January 29, 2014
Five Months in Prison
I became a runner in federal prison. At the top of my goal list prior to my surrender to Taft Federal Prison Camp list was getting back in shape. The prison advice I received prior to my surrender guaranteed me that I would have ample time to exercise and leave physically fit. That advice was spot on!
I mention running because earlier today a friend shared a press release with me about a chiropractor, Dr. Lawrence Herman, who is a marathon runner. In addition to being a marathon runner he is also a convicted felon who will be surrendering to federal prison to serve a five-month prison term.
From the article I read about Mr. Herman, I read that he pleaded guilty to filing false statements related to an auto accident.
My friend who sent me the article asked how Dr. Herman could be so foolish and jeopardize his career. The answer, I told him, was that Dr. Herman didn’t fully understand how one bad decision could influence the rest of his life. It’s that simple. Certainly, Dr. Herman didn’t have fraudulent intentions. He didn’t wake up each morning thinking of ways that he could cheat, steal and take advantage of other people. If you were to ask his patients I bet they would tell you this he is a wonderful doctor. I would bet his conduct was 100% aberrational.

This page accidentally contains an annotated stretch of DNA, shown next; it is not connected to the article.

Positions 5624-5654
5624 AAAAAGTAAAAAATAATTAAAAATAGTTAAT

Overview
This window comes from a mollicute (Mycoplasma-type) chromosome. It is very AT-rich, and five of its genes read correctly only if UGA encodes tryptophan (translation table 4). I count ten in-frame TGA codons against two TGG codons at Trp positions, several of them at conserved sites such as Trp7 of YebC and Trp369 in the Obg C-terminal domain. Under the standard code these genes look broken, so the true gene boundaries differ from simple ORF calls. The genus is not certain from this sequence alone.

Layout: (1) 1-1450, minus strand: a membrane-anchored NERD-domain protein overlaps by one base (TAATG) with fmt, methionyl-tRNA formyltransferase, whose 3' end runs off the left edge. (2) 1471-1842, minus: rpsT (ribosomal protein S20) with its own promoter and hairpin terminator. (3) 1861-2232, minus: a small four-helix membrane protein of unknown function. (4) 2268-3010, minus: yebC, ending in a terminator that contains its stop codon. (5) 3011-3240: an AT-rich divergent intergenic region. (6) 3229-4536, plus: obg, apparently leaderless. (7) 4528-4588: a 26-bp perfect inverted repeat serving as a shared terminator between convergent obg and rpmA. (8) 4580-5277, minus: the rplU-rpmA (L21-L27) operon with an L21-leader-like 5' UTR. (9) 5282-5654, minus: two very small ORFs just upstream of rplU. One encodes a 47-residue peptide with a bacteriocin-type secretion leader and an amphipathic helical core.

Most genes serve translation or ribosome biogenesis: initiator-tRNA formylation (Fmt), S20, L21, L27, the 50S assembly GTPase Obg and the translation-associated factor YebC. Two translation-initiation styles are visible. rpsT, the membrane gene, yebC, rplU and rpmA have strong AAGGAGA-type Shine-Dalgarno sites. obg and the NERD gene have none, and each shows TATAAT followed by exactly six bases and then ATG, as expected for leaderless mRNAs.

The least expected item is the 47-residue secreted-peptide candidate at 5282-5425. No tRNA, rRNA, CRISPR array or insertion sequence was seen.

But like many men on the wrong side of prison boundaries he succumbed to the toxic triangle: he felt pressure, he rationalized, and of course he seized an opportunity to cross the line and with that bring lasting pain and shame to his family.
But like me and the throngs of men who choose to work hard in federal prison I know that we can find meaning through this experience and come out stronger.
He’ll have five months in federal prison to reflect and to think about the lessons he’s learned through this experience. Fortunately, as a man who ran thousands of circles around the oval dusty track in federal prison, he’ll have plenty of time to continue to pursue his passion for long distance running. Arguably, that was the best part of federal prison: the time to run around a dusty oval track to think about the decisions that led us to a life of khakis and white T-shirts.